How to Plan Your Year in One Day
A major source of stress and overwhelm for creative business owners is 1) not having a good system for keeping track of their to-dos and 2) if they do have a system, not actually using or maintaining it.
The good news is that you can create a simple but effective task management system in a couple of hours. Even better news is that by following the steps below you can create a skeleton to-do list that covers (most) everything you will need to do for an entire year.
I know I’m talking to creative types here, so let me acknowledge that planning out your entire year in advance may sound like the most boring, uninspired, overly Type-A thing you’ve ever heard.
But, having good systems actually helps you be more spontaneous and creative, and to reach what David Allen calls “mind like water.” When you get your to-dos out of your head and into a system you can trust, you can spend that extra mental energy on your creative work instead of on trying to remember that you need to send out your 1099s or that you should really get a blog post out this week.
The steps below walk you through a simple and customizable process to plan your year in a single day. Input your email below to download the worksheet to follow along.
Step 1: Identify Your “Stuff”
To start the process, make a brain-dump list of all of the different things you know for sure that you will have to do this year. Don’t worry about things you don’t know about yet. Instead, focus on the things you know for sure, particularly things that you do over and over again.
I find it helpful to categorize these into “buckets.” Your buckets are completely up to you, but some examples include:
Leadership (if you have a team)
For example, here is the list I came up with for my own business.
Step 2: Categorize Your Stuff
The next step is to categorize your “stuff” according to how often it needs to be done. The template includes the following categories, but as always, you can customize these to fit your needs.
Here is how I broke down my “stuff” into these categories using the template.
Step 3: Create Checklists
Next, you should create a basic checklist for the “stuff” on your list that will require multiple steps. Here are some tips for creating checklists:
Focus on tasks or projects that you repeat often and tend to do the same way each time.
Don’t feel pressure to create new processes right now. Instead, put down on paper the steps you are already doing.
Keep the checklist action-oriented by starting each task with a verb.
Search online for examples. For instance, my blog post checklist (shown below) is something that I found online.
Keep it simple, and don’t stress about making it perfect the first time. You can always tweak your checklists later if you forget something or want to make a change.
For example, here is my blog post checklist that includes my process for writing and posting new content. The checklist lives in my task manager, Nozbe. When I create my content schedule, I copy and paste this checklist for each blog post that I plan to write.
Step 4: Drop it into a Task Manager
The last and certainly most important step is to drop everything you just created into the task manager of your choice. It does not matter whether you use a digital task manager or a paper planner. However, when you are planning things far in advance, digital task managers tend to shine because of they can automate repeating tasks and make it easy to copy and paste checklists. I’ve been using Nozbe in 2019, which is what is shown in the below examples.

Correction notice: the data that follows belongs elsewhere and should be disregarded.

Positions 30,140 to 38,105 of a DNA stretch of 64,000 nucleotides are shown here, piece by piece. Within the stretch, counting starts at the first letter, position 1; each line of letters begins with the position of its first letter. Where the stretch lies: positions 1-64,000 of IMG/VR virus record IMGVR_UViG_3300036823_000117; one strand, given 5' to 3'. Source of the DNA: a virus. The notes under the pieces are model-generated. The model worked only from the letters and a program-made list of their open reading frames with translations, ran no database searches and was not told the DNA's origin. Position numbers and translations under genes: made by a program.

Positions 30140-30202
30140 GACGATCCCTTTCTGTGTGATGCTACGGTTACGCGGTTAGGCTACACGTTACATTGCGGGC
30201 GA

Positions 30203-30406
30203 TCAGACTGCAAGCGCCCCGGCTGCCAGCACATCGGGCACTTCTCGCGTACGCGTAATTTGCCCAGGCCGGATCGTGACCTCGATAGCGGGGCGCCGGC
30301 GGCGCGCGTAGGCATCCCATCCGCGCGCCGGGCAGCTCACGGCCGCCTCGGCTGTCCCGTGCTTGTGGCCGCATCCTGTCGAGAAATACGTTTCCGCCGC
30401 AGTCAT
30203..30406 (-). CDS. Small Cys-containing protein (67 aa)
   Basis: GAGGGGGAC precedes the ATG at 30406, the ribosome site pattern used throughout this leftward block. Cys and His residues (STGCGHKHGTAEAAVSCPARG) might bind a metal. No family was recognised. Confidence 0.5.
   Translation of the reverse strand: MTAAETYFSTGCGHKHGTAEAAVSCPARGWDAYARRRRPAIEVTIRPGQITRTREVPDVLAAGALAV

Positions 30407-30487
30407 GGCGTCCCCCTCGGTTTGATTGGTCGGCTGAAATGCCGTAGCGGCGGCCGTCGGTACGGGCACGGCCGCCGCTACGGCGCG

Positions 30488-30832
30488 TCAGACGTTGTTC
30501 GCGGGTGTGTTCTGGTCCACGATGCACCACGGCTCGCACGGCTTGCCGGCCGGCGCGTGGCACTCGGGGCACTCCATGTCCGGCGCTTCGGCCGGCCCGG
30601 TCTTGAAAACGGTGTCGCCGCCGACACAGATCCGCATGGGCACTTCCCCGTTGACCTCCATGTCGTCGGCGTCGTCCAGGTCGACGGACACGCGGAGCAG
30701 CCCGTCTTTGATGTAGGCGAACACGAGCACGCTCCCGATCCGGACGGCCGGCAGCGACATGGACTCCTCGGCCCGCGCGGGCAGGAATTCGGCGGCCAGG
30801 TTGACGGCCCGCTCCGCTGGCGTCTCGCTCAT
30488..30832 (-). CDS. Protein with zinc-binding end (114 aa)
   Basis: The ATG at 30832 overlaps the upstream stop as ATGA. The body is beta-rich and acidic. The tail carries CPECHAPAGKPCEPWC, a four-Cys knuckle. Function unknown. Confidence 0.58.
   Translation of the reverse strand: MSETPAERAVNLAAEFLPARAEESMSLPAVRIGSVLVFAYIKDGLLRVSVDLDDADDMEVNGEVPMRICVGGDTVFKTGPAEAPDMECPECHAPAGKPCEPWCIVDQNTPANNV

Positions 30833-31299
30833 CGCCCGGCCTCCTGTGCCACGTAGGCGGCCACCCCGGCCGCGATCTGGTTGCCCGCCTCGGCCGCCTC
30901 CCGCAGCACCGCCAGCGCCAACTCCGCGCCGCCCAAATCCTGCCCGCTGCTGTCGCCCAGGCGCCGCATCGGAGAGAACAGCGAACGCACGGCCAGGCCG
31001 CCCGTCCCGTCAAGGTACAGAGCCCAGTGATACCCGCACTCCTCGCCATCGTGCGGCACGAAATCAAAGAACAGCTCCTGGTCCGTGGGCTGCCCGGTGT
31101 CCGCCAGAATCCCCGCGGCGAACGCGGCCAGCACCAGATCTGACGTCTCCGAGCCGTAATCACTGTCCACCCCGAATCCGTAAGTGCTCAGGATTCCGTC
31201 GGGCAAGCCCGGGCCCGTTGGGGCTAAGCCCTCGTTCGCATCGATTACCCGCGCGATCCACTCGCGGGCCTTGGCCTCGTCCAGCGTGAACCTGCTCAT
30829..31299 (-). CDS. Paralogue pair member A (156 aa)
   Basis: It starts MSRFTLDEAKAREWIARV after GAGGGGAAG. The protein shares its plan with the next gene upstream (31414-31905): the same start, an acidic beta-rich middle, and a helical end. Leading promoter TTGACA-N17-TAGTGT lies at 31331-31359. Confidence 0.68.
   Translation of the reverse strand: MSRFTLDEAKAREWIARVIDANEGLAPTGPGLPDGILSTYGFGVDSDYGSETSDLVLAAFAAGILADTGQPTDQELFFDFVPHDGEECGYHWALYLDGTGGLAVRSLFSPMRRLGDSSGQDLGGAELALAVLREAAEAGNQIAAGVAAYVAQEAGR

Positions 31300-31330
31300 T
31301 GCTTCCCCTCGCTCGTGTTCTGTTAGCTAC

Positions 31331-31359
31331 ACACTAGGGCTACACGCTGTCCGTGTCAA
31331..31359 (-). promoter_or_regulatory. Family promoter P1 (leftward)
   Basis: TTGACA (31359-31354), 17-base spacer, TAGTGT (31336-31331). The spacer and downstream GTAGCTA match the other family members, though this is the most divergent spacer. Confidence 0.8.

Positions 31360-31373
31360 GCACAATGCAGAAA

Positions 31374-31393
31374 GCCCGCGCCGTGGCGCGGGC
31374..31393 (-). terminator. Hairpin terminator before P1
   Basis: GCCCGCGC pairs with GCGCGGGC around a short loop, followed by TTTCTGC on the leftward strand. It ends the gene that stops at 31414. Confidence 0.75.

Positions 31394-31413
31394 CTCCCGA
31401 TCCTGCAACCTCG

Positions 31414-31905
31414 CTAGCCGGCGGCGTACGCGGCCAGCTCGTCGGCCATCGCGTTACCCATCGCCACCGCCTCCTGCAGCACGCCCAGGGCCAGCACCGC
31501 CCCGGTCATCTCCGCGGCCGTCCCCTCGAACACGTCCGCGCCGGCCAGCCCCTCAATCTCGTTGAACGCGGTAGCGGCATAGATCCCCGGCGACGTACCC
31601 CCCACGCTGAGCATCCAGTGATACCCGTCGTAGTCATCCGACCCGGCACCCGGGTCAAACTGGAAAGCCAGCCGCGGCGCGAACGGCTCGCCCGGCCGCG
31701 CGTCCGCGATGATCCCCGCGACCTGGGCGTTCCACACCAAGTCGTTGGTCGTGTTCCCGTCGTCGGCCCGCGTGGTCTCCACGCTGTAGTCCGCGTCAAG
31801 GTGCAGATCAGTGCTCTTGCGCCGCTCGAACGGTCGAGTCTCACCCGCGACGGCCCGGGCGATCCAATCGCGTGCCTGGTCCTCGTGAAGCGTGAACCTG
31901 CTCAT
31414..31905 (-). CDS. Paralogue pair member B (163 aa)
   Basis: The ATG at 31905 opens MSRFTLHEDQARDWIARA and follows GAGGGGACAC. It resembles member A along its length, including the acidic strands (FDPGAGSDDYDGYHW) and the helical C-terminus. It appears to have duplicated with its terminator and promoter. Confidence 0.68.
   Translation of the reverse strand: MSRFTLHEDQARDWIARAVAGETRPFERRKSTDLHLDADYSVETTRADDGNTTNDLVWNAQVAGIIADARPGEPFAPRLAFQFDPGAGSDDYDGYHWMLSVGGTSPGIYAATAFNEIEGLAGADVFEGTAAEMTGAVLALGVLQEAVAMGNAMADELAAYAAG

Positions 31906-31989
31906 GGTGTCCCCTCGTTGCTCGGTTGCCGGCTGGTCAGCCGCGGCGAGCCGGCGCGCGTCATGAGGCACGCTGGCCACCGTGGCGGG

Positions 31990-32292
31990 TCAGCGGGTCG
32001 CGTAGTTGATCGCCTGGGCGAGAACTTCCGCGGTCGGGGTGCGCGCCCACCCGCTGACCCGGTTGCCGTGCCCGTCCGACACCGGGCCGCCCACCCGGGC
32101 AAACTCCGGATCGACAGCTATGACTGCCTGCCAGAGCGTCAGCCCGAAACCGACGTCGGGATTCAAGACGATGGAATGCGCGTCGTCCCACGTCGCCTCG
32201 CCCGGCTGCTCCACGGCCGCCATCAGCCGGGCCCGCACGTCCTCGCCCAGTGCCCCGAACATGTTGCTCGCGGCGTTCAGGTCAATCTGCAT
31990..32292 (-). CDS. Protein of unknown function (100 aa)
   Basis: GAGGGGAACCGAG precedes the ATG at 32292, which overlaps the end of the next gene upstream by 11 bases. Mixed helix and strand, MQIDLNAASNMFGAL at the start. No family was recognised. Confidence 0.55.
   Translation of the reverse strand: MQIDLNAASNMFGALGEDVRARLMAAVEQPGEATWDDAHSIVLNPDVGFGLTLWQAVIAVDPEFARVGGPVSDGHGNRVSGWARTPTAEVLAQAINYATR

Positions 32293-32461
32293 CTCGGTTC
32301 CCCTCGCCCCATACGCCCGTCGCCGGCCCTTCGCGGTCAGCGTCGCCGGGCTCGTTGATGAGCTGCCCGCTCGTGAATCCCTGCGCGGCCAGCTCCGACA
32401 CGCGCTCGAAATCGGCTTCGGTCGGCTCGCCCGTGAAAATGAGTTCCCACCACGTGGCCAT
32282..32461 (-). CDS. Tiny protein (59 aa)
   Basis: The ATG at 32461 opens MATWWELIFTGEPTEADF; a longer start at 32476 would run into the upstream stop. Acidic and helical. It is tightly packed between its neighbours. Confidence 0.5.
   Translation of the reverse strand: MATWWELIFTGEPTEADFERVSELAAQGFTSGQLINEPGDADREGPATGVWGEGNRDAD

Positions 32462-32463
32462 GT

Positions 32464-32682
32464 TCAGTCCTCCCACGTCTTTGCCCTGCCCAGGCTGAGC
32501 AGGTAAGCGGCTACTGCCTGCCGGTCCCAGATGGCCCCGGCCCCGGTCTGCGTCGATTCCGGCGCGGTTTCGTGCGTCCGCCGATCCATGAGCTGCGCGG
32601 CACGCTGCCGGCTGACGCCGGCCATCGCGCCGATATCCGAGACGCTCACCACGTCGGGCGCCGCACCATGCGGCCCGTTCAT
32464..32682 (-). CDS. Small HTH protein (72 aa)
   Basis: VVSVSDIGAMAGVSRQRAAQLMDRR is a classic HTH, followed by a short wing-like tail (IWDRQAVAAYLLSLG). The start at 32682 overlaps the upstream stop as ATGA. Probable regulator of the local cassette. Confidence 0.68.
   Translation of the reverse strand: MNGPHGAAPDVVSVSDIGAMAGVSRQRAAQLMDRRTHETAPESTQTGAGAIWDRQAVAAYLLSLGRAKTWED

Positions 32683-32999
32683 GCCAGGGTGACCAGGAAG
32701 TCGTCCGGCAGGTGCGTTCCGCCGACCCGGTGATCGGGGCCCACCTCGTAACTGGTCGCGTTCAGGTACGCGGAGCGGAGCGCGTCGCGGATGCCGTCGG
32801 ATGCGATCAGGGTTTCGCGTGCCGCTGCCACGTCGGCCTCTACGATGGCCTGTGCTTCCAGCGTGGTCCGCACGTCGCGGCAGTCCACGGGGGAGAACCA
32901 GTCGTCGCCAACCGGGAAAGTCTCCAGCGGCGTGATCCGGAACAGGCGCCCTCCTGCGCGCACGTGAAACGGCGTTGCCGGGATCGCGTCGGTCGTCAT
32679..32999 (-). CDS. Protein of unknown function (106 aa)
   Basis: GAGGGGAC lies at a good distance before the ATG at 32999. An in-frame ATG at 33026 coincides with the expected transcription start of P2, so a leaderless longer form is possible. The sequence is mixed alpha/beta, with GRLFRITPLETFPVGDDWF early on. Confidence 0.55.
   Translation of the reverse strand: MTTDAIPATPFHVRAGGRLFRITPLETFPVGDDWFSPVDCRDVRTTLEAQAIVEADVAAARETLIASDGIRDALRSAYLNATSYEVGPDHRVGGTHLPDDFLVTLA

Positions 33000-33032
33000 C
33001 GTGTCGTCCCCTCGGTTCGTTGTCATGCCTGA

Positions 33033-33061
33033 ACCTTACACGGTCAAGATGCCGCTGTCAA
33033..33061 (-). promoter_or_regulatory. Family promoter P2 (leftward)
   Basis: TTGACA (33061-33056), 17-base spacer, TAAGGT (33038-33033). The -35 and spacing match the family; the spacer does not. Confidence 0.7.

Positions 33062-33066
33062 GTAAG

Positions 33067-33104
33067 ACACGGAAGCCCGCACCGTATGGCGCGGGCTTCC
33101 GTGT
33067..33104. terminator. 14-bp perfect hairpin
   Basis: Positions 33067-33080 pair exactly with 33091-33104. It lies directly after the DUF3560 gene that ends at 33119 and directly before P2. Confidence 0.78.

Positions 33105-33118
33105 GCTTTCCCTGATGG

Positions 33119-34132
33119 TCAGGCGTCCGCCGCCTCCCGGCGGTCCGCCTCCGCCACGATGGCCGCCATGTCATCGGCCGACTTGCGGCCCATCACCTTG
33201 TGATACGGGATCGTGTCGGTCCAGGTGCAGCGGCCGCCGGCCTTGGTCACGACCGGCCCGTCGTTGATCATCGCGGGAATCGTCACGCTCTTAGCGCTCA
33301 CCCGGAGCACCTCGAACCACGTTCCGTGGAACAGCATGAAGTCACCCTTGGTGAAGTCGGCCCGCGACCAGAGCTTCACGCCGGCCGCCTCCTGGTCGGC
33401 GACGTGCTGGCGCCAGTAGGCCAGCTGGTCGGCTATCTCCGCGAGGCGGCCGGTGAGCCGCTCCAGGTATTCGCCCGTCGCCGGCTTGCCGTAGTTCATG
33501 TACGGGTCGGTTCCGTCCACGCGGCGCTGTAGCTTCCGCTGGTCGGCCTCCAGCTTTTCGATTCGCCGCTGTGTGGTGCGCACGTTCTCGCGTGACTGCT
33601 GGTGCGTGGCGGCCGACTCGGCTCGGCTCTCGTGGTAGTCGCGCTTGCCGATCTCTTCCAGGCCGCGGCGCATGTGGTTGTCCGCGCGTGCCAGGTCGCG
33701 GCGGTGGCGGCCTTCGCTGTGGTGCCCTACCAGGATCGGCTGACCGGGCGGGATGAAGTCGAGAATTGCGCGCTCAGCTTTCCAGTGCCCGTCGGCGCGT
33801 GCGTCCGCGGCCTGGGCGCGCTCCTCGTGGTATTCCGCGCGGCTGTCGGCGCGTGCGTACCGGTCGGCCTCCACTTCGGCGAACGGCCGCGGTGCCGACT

Add one-off tasks/projects
There may be things on your “stuff” list that don’t have a complicated process or fancy checklist. Those things can be added directly. For example, maybe you need to send off your information to your CPA by March 15 to give them time to file your taxes. Or, maybe you need to book travel for a conference you plan to attend by a certain date.
Add repeating tasks/projects
Next, add you’re repeating tasks/projects. For example, this is the task for tracking my weekly business stats.
As a more complicated example, this is how I have set up my monthly content planning that I do on the last Tuesday of every month.
Create checklist templates for as-needed tasks
There are certain things that you know you will need to do, but you aren’t sure when. For example, I know that I will need to on-board new Thrive Program clients at some point. So, I set up a Thrive Program On-Boarding template in Nozbe. The next time I have to on-board a new client, I can easily copy and paste the template and have peace of mind that I haven’t forgotten to do anything.
Step 5: Maintain the System
Here are some tips to actually use your task management system and keep it up-to-date.
Review your system weekly. Take a look at the beginning of each week at all of the tasks you have planned and make sure they are up-to-date. Add things that you will need to take care of for the week.
Use your system daily. Using your system is what will help you trust your it, and trust in your system is what will reduce stress and free mental energy for your most important work. Use your task manager to capture everything you need to do in your work day.
Commit to one system. Don’t hop back and forth between your digital manager, a bullet journal, and random sticky notes on your desk. Commit to one system and invest the time you need to make it work for your business.
Stay flexible. There’s no such thing as a perfect plan or system. Stay flexible when unexpected things come up or when you need to adjust your from what you initially thought.